Currently we are a long way from being able to characterize TJ as the mainstream or dominant framework for looking at the law, legal systems, and legal actors. But if we want tackle legal abuse syndrome and similar consequences of being involved in lawsuits and legal matters, then embracing TJ is a big part of the solution.

Devoted diversions

Screenshot from mlb.com

Screenshot from mlb.com

As I’ve written earlier, I’m in the midst of a research sabbatical semester, working away on a book project on workplace bullying and mobbing, as well as several other writing endeavors. While this stretch of time has been marked by one awful diversion (America’s presidential campaign), it also has brought the wonderful specter of my beloved Chicago Cubs finally playing their way into the World Series for the first time since 1945. And if they manage to win the World Series over another team historically bereft of post-season glory, the Cleveland Indians, then they will sit atop the major league baseball universe for the first time since 1908.

“Cubs fan” and “long suffering” are phrases that have been melded together in the world of sports fandom for decades. Any Cubs fan of, uh, a certain age knows that the years 1969, 1984, and 2003 signify on ongoing angst of hope followed by crushing defeat. But the current Cubs team seems to be different. It is young, supremely talented, confident, and well-managed. Making the World Series was a huge moment for Cubs fans and this team, and hopefully there is one more celebration to come. In any event, the Cubs look like serious contenders for several years to come.

For now, however, the Cubs faithful have been brought back down to earth with a Game 1 loss against a feisty Indians team. This will not be easy. And it so happens that I’m flying to Cleveland this week to visit a dear friend, and she’s an Indians fan. (This visit was planned before the baseball gods ordained this World Series matchup.) It’s probably good that I don’t have my own collection of Cubs fan clothing, as years of living in Boston and New York have taught me to be careful about proclaiming contrarian sports leanings too loudly. There’s already a “Cleveland Indians Championship Parade” event posted to Facebook, but I’m still hoping that my Cubs will rain on that parade.

Freedom From Workplace Bullies Week 2016: At the keyboard

fw-2016

This marks the annual Freedom From Workplace Bullies Week, as proclaimed by the Workplace Bullying Institute. Here in Boston, I’ve observed past Freedom Weeks by organizing various educational programs. But for this year I’m mostly at the keyboard, working on writing projects, including a co-edited, multidisciplinary, two-volume book project on workplace bullying and mobbing that I’ve mentioned here earlier. We’re looking at a publication date sometime in 2017, and with the bulk of the grunt work on our end spanning the current calendar year.

My co-editor, Dr. Maureen Duffy, is a leading authority on mobbing behaviors. She invited me to join her as a co-editor of the project after receiving an invitation from a publisher to submit a book proposal. We’ve assembled a super strong team of some two dozen chapter contributors, with a primary focus on developing an American perspective on workplace bullying, mobbing, and abuse. We are adopting an Ameri-centric focus to help distinguish our project from the many other excellent multi-author volumes that take global or European perspectives.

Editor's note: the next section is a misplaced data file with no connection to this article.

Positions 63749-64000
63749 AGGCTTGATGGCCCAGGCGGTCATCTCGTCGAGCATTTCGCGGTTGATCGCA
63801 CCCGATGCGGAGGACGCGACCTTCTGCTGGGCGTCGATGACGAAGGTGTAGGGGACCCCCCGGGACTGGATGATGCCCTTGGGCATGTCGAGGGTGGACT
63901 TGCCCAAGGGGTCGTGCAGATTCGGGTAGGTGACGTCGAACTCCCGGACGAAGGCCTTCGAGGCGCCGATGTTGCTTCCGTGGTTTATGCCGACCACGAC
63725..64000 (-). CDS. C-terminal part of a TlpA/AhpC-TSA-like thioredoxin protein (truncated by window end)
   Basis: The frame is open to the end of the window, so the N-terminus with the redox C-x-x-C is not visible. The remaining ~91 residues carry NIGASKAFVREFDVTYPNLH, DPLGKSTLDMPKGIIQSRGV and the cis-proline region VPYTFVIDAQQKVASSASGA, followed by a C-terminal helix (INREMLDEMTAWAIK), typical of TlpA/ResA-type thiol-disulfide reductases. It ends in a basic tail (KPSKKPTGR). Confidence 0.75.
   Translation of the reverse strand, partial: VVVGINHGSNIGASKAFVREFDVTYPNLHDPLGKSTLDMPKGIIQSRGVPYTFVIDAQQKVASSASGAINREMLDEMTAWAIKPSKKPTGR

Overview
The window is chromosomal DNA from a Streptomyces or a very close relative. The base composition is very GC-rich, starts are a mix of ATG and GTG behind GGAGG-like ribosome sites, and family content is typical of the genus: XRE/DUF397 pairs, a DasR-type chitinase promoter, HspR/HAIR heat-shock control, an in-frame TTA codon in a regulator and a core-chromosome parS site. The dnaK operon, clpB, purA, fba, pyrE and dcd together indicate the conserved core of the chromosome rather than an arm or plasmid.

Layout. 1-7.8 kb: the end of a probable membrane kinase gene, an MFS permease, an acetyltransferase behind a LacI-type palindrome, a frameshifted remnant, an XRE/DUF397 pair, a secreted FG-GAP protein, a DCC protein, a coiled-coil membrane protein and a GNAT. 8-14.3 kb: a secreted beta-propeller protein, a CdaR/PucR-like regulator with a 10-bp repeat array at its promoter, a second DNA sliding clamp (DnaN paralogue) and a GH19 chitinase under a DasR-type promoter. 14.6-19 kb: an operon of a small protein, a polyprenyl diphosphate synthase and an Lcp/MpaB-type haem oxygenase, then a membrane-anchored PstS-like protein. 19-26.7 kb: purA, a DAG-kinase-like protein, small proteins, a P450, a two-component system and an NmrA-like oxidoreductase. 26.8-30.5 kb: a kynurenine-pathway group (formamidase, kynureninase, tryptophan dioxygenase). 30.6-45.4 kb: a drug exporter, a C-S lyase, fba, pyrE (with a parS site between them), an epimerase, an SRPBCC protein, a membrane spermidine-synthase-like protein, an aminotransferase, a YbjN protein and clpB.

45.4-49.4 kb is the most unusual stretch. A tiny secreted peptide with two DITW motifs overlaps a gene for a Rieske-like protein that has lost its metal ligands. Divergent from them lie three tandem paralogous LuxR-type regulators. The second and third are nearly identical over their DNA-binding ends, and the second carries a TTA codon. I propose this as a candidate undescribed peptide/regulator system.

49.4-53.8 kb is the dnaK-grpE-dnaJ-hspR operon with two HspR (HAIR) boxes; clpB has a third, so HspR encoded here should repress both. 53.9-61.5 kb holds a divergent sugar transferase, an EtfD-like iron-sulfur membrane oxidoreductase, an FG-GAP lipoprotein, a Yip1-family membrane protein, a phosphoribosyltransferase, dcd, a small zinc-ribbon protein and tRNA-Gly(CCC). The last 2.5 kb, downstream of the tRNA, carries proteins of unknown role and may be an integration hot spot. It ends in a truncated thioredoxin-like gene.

This is pretty unglamorous work, a long slog of reading, writing, and editing drafts of book chapters. However, it is the necessary stuff of building a knowledge base about these destructive workplace behaviors. The various chapters will summarize what we know about bullying and mobbing at work, discuss best practices and potential policy solutions for responding to them, and examine how these behaviors manifest themselves in various work sectors.

Our book project joins with the work of many others who are striving to stop the scourge of abusive work environments. Hat’s off to everyone who is part of these efforts.

 

What does it mean to be “onto something”?

(Image courtesy of clipartix.com)

(Image courtesy of clipartix.com)

Say I’m at a conference, workshop, or seminar, and someone offers insights or ideas that appear to open a new door to understanding and solving challenges big or small. My usual thought bubble is, hey, you’re onto something here! And if I get a chance to share feedback during the session, that’s the gist of what I’ll say.

What does it mean to be “onto something”? Well, if you search “onto something meaning,” you’ll get several similar explanations of the term. I like this one from Oxford Living DictionariesHave an idea or information that is likely to lead to an important discovery. 

Most of the discoveries in my realm tend to be solution-based approaches to challenges facing law & public policy, workers and workplaces, and so forth. Events such as periodic workshops on workplace bullying and on therapeutic jurisprudence, the biennial Work, Stress, and Health conference, the biennial International Congress of Law and Mental Health, and the annual Human Dignity and Humiliation Studies workshop are among those that frequently prompt my “you’re onto something” responses.

For change agents in any field, and those who want to be, what does this mean? As I suggested in the close of my recent law review article, “Intellectual Activism and the Practice of Public Interest Law” (Southern California Review of Law and Social Justice), it means finding “a place where one’s networks, circles, and tribes feel right in terms of shared or compatible goals, and where one’s activities and values are largely congruent.”